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Historic Documents Preservation Account Advisory Committee

Middletown Library Service Center
September 25, 2002


Members Present
Barbara Allen, Goshen Town Clerk; Karen Lee Marsden, Clinton Town Clerk; Ed Friedeberg, Glastonbury Town Clerk; Richard Kingston, CSL; State Librarian Kendall Wiggin, CSL; Public Records Administrator Eunice DiBella, CSL; State Archivist Mark Jones; CSL, Grants Manager Sheila K. Mosman, CSL; Sandra Hutton, Middletown Town Clerk/Representative Town Clerks' Association; Grants Consultant Mary Louise Jensen, CSL; Patricia H. Strauss, Westport Town Clerk; Joyce P. Mascena, Vernon Town Clerk; Therese Pac, Bristol Town and City Clerk.

Members Absent
Lisa A Valenti, North Branford Town Clerk; Preservation Librarian Jane Cullinane, CSL; Joan Gerdsen, Mansfield Town Clerk.

Others Present
Barbara Austen, Local Government Records Archivist; Betsy Barrett, Lisbon Town Clerk; LeAnn Johnson, CSL; Lizette Pelletier, Archival Consultant.

  1. The State Librarian called the meeting to order at 1:22 p.m.

  2. The State Librarian welcomed the board members to the meeting.

  3. There were no new introductions.

  4. The minutes of July 24, 2002 were approved with minor corrections.

  5. State Library Fiscal Officer Richard Kingston distributed a fiscal report showing the growth of the grant program during the first two years. The fund continues to have healthy growth. While the staff is able to make some predictions for the future, the real estate market is still not predictable. Things could turn around at any time. The current balance is approximately two million dollars.

  6. Old Business

    1. The workshop on security, Keeping Your Town Hall Safe and Protecting Your Records, to be held on Oct 22nd currently has 57 registrants.

    2. State Library Projects

      1. Barbara Austen has finished prioritizing the local government records collection at the State Library. She has selected Glastonbury as her first project. It is a rich collection of tax and voting records, as well as financial records including public assistance. She has processed three quarters of the collections, including some paper repairs. She has also worked with the State Archivist in preparing and selecting some rare 17th century records for microfilming.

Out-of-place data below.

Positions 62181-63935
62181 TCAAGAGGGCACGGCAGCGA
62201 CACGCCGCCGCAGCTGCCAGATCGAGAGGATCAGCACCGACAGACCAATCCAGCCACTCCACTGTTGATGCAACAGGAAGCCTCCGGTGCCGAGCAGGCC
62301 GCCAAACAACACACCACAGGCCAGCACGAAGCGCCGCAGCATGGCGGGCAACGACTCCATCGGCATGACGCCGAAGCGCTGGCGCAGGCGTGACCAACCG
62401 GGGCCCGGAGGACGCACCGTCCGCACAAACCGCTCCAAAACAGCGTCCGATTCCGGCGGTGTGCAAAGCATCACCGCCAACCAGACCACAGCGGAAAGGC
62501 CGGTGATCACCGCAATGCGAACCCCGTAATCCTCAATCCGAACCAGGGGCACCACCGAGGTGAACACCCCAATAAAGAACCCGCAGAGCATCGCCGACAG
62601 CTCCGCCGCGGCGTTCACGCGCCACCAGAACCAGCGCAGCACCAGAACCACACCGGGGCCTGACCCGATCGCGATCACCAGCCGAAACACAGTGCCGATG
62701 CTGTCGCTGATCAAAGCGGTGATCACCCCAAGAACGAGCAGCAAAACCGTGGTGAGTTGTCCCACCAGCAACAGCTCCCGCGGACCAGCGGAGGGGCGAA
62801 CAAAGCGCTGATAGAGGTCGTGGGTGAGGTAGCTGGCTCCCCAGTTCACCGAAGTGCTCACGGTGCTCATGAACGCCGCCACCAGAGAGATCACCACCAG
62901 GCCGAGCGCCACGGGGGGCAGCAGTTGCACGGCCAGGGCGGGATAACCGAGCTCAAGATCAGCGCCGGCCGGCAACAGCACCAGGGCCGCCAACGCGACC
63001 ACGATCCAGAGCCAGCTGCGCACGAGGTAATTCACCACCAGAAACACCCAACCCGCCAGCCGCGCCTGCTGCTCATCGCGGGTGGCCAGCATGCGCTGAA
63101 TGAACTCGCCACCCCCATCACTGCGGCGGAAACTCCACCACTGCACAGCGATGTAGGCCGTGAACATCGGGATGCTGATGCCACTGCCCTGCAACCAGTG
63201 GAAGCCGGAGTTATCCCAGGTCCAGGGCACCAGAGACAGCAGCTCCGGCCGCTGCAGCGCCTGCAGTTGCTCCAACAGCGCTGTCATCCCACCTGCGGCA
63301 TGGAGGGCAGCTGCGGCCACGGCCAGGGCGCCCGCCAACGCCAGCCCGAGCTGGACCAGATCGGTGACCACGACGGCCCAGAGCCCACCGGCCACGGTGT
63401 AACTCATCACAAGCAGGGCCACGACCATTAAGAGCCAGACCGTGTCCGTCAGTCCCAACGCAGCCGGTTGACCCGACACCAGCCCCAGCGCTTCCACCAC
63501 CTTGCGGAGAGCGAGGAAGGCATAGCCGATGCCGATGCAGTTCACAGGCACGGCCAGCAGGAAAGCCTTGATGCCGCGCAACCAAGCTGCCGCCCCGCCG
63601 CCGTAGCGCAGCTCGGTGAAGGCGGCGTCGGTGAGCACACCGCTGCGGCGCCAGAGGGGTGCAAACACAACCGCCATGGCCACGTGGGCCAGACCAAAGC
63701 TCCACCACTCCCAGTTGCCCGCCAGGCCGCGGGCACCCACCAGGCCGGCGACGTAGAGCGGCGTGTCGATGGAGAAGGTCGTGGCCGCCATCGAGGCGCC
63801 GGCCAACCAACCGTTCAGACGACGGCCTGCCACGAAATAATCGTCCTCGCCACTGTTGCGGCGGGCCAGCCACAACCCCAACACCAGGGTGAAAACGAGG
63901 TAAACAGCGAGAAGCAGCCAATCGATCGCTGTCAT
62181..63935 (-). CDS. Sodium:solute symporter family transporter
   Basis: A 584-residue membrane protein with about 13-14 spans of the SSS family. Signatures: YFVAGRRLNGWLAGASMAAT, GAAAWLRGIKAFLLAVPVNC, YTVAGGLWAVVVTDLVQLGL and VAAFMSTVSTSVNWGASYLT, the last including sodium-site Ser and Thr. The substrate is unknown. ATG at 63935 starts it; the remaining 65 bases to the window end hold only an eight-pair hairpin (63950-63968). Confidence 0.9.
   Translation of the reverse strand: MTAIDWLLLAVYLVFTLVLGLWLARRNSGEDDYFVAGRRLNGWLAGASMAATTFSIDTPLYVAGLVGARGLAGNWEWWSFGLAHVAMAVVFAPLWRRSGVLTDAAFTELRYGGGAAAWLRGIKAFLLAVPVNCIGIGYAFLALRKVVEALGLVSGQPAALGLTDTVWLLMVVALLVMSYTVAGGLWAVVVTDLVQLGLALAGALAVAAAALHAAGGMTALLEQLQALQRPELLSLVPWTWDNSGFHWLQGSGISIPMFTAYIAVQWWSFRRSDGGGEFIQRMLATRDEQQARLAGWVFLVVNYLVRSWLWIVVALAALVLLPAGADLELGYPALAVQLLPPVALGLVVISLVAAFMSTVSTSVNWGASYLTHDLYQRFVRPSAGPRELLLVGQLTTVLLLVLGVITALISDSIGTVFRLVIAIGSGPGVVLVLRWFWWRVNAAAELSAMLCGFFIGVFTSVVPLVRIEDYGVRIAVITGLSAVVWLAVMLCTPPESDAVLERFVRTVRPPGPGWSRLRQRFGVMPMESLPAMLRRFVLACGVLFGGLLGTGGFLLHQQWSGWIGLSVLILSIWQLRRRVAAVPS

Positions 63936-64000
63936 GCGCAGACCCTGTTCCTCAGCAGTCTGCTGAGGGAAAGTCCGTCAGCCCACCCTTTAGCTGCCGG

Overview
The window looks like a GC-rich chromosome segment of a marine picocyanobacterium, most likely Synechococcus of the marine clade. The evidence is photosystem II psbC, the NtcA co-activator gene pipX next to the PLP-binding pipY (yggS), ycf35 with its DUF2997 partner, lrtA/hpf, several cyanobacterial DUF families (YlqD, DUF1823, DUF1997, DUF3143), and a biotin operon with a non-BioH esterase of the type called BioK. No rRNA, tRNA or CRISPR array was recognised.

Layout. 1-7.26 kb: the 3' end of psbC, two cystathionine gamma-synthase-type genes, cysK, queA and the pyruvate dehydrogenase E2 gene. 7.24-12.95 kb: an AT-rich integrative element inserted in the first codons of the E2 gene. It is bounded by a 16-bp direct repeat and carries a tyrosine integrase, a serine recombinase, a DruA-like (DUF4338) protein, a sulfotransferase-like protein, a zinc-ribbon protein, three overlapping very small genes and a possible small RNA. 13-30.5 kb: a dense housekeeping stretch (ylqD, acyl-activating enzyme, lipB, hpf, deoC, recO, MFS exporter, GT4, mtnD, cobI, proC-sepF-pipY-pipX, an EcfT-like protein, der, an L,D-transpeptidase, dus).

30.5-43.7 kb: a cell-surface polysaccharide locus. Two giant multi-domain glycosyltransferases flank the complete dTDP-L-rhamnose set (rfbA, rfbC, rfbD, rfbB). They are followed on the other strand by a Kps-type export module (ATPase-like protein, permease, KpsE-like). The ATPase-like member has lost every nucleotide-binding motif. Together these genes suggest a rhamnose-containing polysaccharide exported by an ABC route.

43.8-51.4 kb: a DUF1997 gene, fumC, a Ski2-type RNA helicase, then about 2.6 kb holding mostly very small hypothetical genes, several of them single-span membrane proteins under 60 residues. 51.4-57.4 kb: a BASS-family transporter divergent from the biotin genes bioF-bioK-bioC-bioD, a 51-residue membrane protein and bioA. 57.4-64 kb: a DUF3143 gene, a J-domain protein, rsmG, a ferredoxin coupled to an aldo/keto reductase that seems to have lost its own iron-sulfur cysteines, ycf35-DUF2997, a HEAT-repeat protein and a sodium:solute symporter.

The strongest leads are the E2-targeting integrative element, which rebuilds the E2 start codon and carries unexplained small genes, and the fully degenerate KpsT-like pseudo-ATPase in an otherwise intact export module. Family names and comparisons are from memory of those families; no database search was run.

2. The State Archivist presented the half size mockup of the new poster. Most items the designer selected are town records from the State Library collections. The project is out to bid for printers. Every town hall and public library will receive a copy as well as legislators. The Committee thanked Mark for all his hard work. The Public Records Administrator said that the Library owns the image so it will be used on brochures describing the program and as a bookmark.

      3. The State Librarian passed around a copy of the recently published volume 17 of the Records of the State of Connecticut for the committee to examine. The personal services contract for the new editor has been approved.

      4. The State Library has received a $498,000 cooperative grant along with the University of Connecticut, the Connecticut Historical Society, and the library at the Mystic Marine Museum to digitize records for a Connecticut History On-Line website. Money from the State Library's portion of the funds will be used as matching money for the grant. Among the State Library records selected to be digitized for inclusion are WWI veterans' surveys and a photo collection of one-room school houses across the state.

      5. The State Library is hoping to hire another staff member for the Court Records grant project. The hiring freeze is slowing the process.

      6. Disaster Wheels will be distributed at the Town Clerks Conference in October. Each town will receive one wheel.

    3. There was nothing to report on the cooperating training initiative.

    4. 2002 Grants.

      1. FY 2002 Grant Cycles

        1. Final Reports

          1. The grant program staff is still waiting for 12 final reports. Seven of these are preservation surveys that are not due until September 30th. Two preservation surveys were lost after being mailed by NEDCC. They are being re-sent. There will be no penalties at this time for late reports.

          2. The staff will revise the final expenditure reports to include signatures lines for when the town clerk is not the applicant but prepares the report for the municipal chief executive officer's signature.

          3. Three towns returned unexpended funds; the State Library will have to bill one town that did not return its unexpended monies. The town clerks need additional education on the forms.

        2. The complaint made to the Public Records Administrator alleging that a town was not using preservation funds appropriately appears not to be legitimate. The staff was unable to reach the complainant. A careful review of the final report and discussions with the town clerk's office revealed nothing suspicious.

      2. FY 2003 Grants